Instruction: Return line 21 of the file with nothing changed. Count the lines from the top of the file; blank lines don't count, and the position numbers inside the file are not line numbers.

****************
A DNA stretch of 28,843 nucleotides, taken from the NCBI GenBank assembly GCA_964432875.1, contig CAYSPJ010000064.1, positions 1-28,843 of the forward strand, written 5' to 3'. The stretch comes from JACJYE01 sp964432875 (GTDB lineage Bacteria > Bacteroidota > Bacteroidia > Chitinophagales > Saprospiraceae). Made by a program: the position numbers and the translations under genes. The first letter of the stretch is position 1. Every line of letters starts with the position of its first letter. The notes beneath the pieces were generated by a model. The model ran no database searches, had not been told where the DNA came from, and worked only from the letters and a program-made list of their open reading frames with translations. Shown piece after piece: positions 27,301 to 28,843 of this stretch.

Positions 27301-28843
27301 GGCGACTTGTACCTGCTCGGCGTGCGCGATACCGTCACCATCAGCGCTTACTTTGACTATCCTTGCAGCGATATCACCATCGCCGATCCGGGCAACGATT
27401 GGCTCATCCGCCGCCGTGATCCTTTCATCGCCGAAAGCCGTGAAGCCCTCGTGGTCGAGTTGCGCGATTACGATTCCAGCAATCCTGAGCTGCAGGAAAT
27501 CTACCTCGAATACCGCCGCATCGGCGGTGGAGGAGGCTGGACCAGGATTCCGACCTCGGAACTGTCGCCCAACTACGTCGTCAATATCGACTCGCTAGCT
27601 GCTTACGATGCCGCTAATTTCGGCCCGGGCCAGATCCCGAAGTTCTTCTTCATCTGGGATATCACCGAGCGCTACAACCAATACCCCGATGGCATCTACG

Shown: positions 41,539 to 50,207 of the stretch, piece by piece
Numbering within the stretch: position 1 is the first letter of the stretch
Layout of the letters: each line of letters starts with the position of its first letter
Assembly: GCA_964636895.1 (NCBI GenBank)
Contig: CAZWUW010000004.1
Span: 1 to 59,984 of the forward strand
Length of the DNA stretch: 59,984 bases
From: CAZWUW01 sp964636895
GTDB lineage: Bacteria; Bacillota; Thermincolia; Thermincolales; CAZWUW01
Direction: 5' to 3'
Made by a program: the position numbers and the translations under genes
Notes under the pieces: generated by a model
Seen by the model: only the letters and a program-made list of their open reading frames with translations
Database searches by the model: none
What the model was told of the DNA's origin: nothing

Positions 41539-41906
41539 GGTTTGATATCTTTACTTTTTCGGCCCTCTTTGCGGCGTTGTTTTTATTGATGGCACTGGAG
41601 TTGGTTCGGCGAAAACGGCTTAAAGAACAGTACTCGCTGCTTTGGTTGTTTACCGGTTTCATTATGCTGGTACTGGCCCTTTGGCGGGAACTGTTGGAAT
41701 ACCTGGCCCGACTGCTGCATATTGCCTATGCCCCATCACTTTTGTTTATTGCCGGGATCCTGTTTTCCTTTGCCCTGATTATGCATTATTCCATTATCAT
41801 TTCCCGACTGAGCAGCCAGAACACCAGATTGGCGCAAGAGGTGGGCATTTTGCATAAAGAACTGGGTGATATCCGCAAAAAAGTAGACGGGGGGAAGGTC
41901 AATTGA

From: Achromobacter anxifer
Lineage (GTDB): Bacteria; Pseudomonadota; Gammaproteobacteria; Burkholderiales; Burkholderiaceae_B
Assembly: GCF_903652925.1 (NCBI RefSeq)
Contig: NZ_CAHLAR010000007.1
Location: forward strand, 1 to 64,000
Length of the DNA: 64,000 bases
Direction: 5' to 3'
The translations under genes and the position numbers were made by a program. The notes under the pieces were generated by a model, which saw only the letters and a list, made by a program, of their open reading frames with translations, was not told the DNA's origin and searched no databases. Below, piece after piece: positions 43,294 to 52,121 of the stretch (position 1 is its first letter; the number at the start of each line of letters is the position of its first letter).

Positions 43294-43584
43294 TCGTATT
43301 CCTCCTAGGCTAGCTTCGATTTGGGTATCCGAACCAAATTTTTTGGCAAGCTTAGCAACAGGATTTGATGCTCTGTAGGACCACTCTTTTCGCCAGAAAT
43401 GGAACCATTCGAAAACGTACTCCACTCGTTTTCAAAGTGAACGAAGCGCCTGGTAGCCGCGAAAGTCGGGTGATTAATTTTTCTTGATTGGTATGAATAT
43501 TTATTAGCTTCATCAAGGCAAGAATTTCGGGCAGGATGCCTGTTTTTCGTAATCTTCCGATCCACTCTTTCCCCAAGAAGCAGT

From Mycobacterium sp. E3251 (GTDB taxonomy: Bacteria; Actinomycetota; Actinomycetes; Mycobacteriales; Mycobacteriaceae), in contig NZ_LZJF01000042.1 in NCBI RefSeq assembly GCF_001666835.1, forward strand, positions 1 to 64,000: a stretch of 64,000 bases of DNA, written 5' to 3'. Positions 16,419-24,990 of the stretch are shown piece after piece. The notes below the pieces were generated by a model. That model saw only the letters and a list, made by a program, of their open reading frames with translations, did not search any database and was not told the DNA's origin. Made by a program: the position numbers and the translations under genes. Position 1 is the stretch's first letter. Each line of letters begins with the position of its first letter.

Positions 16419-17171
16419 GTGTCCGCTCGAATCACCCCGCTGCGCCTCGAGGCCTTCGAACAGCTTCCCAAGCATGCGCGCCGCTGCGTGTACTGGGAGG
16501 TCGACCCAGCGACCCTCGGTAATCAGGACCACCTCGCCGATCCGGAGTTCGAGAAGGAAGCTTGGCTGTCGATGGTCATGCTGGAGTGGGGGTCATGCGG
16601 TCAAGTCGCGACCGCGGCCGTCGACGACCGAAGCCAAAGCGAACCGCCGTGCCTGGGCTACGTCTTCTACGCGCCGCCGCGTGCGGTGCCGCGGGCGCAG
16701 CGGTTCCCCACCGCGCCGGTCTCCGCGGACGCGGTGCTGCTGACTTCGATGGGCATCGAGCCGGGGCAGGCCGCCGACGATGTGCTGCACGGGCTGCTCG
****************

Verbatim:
What the model was told of the DNA's origin: nothing